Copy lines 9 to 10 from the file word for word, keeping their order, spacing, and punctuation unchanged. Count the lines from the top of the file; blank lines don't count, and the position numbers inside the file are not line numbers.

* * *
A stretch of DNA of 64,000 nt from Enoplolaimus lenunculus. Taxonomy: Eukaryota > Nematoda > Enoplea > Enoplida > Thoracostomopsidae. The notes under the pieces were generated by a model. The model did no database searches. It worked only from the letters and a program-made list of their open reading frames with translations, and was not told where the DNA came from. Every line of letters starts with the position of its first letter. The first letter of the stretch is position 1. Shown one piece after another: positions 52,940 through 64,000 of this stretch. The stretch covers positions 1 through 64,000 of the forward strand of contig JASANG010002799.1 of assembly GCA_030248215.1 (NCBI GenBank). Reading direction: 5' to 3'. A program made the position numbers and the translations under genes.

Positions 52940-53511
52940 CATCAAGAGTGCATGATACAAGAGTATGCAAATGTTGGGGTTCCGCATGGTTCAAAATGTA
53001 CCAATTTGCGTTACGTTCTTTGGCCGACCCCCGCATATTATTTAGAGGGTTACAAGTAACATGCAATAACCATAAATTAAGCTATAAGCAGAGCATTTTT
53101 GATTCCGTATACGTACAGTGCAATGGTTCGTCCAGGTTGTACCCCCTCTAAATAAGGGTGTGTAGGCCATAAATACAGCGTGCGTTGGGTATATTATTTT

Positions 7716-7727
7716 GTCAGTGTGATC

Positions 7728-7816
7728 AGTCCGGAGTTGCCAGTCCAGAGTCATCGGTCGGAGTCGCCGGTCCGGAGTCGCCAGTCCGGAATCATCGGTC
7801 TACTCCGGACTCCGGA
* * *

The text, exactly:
7728 AGTCCGGAGTTGCCAGTCCAGAGTCATCGGTCGGAGTCGCCGGTCCGGAGTCGCCAGTCCGGAATCATCGGTC
7801 TACTCCGGACTCCGGA